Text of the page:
City Research Online

Information and communication technology in management learning - Volume 1

Rich, M. (2004). Information and communication technology in management learning - Volume 1. (Unpublished Doctoral thesis, City, University of London)


This submission combines a number of papers written over a span of eleven years, which document research in the application of information and communication technology (ICl) to management education. In addition an integrating review grounds this research, surveys some of the relevant literature, and analyses the common threads running through the research.

The constituent papers discuss the introduction of a wide range of exercises, using innovative information and communication technology (ICl), into teaching at the Business School of City University from 1992 onwards. There is analysis of how using the Internet evolved to add practical value to students’ learning experiences, and the papers together record the introduction of such exercises at the Business School before the Internet was widely used outside the academic, research, and United States government communities. These applications of technology in learning were adapted over the years, to respond to changes in the available technology, and in students’ expectations, and these changes led to an extensive understanding of students’ response to new technology. The inclusion of ICT, and virtual learning methods in courses, where the principal mode of tuition was face-to-face, anticipated the current interest in ‘e-learning’ by up to ten years.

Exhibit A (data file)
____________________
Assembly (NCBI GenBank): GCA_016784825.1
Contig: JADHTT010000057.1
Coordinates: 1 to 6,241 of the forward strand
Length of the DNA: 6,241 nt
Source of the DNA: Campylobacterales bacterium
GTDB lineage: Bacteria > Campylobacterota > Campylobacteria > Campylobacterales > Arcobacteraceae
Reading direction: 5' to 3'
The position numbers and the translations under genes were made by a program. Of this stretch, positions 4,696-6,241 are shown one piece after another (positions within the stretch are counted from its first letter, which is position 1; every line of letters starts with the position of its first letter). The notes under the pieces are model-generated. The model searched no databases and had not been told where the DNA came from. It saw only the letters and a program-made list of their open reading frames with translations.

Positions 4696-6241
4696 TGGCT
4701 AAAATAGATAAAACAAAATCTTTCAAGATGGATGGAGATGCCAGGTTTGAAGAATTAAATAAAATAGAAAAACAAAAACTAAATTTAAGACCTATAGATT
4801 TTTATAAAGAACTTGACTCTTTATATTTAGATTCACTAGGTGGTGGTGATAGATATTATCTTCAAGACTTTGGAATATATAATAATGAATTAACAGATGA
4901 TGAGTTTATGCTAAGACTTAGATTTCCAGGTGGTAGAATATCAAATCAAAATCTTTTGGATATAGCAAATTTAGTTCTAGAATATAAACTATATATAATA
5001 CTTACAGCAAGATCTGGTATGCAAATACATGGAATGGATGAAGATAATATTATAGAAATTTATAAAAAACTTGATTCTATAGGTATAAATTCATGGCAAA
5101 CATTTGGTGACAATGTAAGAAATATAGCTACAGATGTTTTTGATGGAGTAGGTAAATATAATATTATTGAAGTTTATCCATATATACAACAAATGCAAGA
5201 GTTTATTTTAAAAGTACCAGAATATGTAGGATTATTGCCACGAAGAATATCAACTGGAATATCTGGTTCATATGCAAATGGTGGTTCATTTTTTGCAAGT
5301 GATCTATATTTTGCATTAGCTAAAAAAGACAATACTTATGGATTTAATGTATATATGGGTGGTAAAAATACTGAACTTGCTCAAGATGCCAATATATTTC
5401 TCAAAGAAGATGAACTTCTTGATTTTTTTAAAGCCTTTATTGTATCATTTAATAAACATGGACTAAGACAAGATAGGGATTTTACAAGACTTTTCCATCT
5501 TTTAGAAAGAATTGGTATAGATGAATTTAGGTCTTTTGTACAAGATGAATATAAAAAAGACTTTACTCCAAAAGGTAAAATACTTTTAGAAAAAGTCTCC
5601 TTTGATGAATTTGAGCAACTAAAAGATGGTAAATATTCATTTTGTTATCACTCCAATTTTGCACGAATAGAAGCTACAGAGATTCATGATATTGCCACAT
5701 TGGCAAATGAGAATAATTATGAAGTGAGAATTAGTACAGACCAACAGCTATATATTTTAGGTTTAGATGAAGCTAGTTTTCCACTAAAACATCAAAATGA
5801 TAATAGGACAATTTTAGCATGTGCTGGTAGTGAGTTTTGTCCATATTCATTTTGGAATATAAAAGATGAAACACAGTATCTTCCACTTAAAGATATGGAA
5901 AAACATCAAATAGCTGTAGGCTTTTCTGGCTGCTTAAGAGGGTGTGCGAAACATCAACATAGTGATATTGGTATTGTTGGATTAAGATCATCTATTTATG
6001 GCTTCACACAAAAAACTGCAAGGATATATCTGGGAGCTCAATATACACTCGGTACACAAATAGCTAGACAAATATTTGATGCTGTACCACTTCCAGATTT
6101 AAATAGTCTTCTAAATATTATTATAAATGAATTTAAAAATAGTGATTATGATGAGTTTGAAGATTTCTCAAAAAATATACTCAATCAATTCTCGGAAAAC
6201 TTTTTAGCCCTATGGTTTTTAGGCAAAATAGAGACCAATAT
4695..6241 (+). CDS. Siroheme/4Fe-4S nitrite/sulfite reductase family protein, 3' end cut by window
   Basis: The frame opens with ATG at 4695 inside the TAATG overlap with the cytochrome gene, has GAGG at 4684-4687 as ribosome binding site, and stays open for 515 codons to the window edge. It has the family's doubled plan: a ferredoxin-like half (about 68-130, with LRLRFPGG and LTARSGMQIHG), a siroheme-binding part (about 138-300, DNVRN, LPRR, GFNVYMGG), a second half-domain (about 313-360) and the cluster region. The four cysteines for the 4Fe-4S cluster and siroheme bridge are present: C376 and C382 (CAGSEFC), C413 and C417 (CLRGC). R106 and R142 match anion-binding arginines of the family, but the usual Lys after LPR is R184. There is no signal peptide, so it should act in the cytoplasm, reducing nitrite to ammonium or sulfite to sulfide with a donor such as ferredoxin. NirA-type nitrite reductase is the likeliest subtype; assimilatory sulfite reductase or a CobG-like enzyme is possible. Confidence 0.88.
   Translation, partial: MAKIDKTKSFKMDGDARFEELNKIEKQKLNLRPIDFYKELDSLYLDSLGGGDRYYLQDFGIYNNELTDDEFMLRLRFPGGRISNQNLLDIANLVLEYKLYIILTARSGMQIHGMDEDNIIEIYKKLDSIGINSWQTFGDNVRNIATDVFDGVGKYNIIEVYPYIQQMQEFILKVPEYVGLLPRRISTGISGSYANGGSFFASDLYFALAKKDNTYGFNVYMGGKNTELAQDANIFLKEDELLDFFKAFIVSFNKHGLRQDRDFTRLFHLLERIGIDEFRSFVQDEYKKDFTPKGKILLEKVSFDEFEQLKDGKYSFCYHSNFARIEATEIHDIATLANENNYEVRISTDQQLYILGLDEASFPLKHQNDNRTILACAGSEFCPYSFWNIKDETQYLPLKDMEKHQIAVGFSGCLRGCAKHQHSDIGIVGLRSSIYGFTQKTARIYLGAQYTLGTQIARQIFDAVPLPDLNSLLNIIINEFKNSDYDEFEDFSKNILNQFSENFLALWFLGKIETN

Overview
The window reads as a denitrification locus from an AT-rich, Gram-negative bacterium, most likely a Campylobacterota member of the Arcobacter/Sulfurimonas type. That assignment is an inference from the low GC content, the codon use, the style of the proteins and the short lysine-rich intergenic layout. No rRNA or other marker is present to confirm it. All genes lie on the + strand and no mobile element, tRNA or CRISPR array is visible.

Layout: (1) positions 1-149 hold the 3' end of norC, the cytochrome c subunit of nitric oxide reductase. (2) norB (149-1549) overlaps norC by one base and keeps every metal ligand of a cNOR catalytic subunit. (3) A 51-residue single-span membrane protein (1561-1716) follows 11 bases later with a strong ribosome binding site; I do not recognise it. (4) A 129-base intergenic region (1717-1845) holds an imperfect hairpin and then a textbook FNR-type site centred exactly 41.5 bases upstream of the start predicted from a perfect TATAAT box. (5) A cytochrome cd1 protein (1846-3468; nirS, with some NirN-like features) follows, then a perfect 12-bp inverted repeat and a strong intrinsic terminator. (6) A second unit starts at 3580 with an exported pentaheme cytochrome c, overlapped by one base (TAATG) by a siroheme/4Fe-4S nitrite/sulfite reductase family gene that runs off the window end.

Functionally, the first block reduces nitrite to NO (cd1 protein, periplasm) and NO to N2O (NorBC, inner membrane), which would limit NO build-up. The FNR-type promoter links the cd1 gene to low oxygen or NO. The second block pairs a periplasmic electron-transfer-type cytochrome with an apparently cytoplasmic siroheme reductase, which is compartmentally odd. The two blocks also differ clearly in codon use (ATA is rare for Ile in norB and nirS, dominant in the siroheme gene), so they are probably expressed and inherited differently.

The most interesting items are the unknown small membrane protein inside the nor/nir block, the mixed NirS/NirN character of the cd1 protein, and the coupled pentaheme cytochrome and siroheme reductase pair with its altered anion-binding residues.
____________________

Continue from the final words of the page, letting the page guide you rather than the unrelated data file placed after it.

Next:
One common thread includes the understanding of both the virtual and the physical environment for learning in a business school, in the light of the technologies available at different periods. A second relates to how some of the tools and techniques most commonly associated with distance learning could also be applied in a face-to-face setting. A third relates to changing views of how the subject of information literacy should be built into the material taught in a business school.

The integrating paper locates the constituent papers in relation to literature both about ICT and about pedagogy in higher education. A common dimension is the importance of reflective practice and of knowledge acquisition, and these are used to gain insights into the teaching and learning covered by the papers. In particular there is discussion of how ICT can encourage the framing of new and insightful questions to enhance understanding. While the research is focused on understanding the issues, there is discussion of further research which could lead from it, which could include steps to evaluate the tangible benefits added by ICT.

Publication Type: Thesis (Doctoral)
Subjects: L Education > L Education (General)
Q Science > QA Mathematics > QA75 Electronic computers. Computer science
Departments: Bayes Business School
Bayes Business School > Bayes Business School Doctoral Theses
Doctoral Theses
[thumbnail of Rich thesis 2004 Vol 1 PDF-A.pdf]
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